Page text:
on Portuguese showed themselves unwilling to be just one part of a

multi-ethnic community under local rule. For all Bhuvanekabahu's
diplomatic manoeuvres, they would not be incorporated on any terms

but their own. What lies behind this divergence with the Southeast
Asian experience? Lieberman tells us that, 'by and large, the chief
mainland states were too removed from the chief sea-routes, too
immune to naval pressures, and too well integrated to exhibit the same
sensitivity to European pressure as their archipelagic counterparts'.150
As we have remarked, as a general explanation it makes sense simply
to see Sri Lanka an honorary member of the archipelago. The matter

of political integration is also highly germane, but here we need

to introduce an important qualification, one that derives from a
148 Expansionary Arakan presents as good example as any, with its enthusiastic
policy of welcoming Portuguese and Islamic fighters to form a body of troops at the

king's permanent disposal: Leider 1999.

149 Reid 1988-1993: ii. 224; Lieberman 2003: 152. Interestingly, Tabinshweithi
was assassinated in the same year as Bhuvanekabahu.
150 Lieberman 2003: 20.

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pulsating rather than progressive vision of the galactic polity. For
if the Portuguese had arrived in the 1460s they would have found
Kotte pulsating into its 'strong form', with Parakramabahu VTs grip
probably too tight to be released by the machinations of a few dozen
Portuguese. Instead they arrived at a time when centrifugal pressures
would concentrate their impact.

In some ways Kotte had the worst of both the archipelagic and
mainland worlds. It belonged, analogically, to the latter in that it
seems to have derived the bulk of its revenue from the command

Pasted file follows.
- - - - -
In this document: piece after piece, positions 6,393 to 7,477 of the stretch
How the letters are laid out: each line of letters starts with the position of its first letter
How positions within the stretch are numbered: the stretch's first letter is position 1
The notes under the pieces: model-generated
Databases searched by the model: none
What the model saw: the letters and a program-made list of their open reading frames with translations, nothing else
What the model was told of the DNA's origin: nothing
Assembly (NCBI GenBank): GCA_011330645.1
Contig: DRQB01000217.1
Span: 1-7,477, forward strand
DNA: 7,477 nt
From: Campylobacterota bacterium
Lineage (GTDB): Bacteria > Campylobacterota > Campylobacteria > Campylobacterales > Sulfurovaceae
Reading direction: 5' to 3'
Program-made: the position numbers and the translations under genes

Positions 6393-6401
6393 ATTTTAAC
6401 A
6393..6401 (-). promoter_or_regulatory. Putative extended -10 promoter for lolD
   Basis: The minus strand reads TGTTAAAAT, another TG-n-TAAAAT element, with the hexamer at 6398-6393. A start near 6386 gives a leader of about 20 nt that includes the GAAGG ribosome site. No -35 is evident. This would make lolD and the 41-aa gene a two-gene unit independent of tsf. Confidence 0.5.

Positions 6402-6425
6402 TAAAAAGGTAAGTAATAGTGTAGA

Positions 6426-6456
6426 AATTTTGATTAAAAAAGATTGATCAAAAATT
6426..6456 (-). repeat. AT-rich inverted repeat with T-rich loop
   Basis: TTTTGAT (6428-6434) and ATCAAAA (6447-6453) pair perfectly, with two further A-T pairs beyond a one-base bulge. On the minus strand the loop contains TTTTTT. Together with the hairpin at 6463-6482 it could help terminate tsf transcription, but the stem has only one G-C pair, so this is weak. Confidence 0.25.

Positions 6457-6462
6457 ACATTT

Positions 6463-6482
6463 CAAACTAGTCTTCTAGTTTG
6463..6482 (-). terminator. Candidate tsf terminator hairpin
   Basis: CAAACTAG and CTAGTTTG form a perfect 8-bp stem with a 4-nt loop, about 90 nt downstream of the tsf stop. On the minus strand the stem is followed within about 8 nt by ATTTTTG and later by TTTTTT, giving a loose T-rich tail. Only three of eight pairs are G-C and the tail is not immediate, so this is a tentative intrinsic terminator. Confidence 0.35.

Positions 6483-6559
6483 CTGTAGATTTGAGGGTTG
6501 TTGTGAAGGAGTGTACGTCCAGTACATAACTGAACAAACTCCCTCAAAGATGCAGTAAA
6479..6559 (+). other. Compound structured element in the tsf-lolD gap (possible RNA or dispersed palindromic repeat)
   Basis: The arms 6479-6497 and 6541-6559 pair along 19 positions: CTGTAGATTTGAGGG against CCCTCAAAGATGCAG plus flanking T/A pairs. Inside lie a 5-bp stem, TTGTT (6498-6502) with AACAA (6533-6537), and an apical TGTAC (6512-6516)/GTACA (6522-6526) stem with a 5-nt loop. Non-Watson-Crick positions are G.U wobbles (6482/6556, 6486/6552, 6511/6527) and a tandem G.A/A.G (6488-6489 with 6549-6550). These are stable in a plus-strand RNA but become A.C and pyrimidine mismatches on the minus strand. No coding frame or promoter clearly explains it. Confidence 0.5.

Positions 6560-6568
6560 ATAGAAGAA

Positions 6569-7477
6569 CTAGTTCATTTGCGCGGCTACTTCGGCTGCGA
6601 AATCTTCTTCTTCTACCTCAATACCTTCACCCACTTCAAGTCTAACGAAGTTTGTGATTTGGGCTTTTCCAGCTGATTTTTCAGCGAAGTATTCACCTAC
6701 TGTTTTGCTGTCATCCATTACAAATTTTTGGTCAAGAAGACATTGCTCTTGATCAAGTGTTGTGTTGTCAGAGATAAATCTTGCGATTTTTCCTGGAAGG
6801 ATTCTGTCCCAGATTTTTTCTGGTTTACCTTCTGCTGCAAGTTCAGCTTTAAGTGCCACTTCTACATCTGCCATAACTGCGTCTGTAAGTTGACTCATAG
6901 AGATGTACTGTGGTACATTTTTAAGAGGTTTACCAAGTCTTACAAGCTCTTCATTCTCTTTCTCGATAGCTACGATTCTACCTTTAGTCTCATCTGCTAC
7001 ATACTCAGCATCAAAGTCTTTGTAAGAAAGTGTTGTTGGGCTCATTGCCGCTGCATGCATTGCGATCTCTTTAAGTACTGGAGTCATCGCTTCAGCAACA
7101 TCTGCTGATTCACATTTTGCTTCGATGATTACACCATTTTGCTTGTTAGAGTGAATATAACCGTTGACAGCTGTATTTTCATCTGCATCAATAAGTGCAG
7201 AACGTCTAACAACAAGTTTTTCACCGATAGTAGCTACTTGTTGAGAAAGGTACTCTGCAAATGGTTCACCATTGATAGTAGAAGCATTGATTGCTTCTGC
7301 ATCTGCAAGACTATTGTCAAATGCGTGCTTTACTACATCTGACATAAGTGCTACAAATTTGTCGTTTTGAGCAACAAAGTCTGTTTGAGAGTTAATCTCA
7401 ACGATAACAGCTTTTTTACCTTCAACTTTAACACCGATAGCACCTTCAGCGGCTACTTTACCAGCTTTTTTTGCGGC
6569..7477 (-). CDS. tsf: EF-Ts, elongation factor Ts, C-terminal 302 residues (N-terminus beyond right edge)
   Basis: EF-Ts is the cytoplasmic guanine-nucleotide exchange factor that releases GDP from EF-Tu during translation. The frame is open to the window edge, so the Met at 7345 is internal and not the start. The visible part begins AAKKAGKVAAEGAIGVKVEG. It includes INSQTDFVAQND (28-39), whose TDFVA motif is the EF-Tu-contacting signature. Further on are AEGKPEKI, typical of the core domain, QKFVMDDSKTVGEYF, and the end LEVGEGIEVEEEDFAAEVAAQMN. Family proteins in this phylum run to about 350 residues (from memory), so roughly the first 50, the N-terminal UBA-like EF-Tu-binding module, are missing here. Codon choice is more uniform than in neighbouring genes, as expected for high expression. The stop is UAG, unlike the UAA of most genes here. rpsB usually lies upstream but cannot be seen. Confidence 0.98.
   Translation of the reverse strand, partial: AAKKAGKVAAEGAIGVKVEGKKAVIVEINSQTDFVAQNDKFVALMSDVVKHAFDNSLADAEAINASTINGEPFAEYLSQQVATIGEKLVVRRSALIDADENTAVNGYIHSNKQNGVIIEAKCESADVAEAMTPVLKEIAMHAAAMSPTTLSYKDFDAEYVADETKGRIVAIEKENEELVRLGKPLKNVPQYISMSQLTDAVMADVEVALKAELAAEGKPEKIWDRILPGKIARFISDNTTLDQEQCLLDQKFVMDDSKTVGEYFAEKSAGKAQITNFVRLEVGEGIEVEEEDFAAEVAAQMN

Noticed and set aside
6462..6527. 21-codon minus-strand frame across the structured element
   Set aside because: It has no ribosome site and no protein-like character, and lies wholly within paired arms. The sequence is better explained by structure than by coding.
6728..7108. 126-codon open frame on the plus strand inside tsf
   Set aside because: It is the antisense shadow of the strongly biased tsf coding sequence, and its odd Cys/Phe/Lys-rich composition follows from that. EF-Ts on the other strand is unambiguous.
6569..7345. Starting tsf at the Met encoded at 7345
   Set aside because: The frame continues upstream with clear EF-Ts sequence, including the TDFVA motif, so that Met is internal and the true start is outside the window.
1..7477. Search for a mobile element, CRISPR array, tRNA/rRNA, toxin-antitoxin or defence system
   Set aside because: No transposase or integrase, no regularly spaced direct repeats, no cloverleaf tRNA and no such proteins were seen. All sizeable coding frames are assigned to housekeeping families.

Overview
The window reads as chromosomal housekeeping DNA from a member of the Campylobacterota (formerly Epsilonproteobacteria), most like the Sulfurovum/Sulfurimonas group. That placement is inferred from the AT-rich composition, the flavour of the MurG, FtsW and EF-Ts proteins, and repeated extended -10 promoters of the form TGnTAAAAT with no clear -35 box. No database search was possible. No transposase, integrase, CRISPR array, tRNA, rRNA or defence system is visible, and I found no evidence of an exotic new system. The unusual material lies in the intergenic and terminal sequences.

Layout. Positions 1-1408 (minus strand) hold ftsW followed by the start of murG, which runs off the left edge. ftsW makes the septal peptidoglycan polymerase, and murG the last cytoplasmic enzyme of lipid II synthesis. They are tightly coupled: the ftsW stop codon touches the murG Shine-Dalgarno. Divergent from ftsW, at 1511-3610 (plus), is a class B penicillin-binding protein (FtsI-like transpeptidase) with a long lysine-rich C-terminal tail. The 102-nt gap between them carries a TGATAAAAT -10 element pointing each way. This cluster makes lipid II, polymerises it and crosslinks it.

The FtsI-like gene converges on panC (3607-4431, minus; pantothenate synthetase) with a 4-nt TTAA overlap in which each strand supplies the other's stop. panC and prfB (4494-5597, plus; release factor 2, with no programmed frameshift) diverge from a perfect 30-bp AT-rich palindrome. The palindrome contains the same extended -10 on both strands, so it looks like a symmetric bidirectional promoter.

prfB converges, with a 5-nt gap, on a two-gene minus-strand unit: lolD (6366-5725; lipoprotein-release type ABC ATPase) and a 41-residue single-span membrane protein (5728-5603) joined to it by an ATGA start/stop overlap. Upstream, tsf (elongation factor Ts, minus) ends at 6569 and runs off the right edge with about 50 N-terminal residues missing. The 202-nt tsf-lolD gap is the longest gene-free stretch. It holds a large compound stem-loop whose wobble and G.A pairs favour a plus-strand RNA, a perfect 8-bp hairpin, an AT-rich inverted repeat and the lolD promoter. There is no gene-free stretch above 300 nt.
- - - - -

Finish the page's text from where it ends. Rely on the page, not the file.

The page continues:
of agriculture rather than commerce.151 Commerce was obviously

important to Kotte - indeed had determined its coastal location - yet
the trade in the most profitable goods was left largely in the hands of
foreign merchant groups.152 In this it might bear some comparison to
Mon and Toungoo Burma, but it does seem as if Kotte remained at the
undeveloped end of the spectrum of early modern commercialisation:
even Pegu appears to have been a more flourishing commercial centre,

and one protected by its own navy.153 While there was clear intent
to exploit the value of cinnamon, neither Parakramabahu VI nor
any of his successors had the maritime ambitions of his illustrious
twelfth-century namesake. Yet neither could the sixteenth century
kings of Kotte draw on a reservoir of agricultural resources of similar
magnitude to their counterparts in Burma or Ayudhya. Indeed, some
parts of the island were rice-deficient, and the island as a whole was a
net importer of rice.154 This dependency was a useful leverage for the
Portuguese patrolling the Sea of Ceylon.155

What Sri Lanka did have in common with many Southeast Asian
islands was an attractive high-value crop, cinnamon, and a location
in the middle of 'chief sea-routes'. It was this that earmarked it as

one of the bases of the first real programme of empire as envisaged by

Afonso de Albuquerque.156 Sri Lanka was also much closer to the heart

151 C. R. De Silva 1995: 60, estimates that even a fairly generous estimate would
render trade accountable for less than 25% of royal receipts.
152 Sri Lanka exported cinnamon, gemstones, elephants, sandalwood and its trees
were useful for the ship-building industry. Flores 1998: 90-95; C. R. de Silva 1990;
Kiribamune 1987; Kulasuriya 1978: 150. Queyroz: 318, gives interesting information
on the dues available from ports in Kotte.

153 Guedes 1994: 42; See also Subrahmanyam 2005a: 67 on the mercantilism of

Toungoo Burma.
154 C. R. De Silva 1995: 50, explains this issue skillfully.
155 Flores 1995.
l Thus its vassalage (as opposed to alliance) was insisted upon and it received a
fortress in 1518 (which was soon dismantled however).

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of the Estado da India in Goa and was a more plausible candidate for
imperial surveillance than the far-off lands of the shadow empire in
the Bay of Bengal and beyond. In mainland Southeast Asia, by contrast,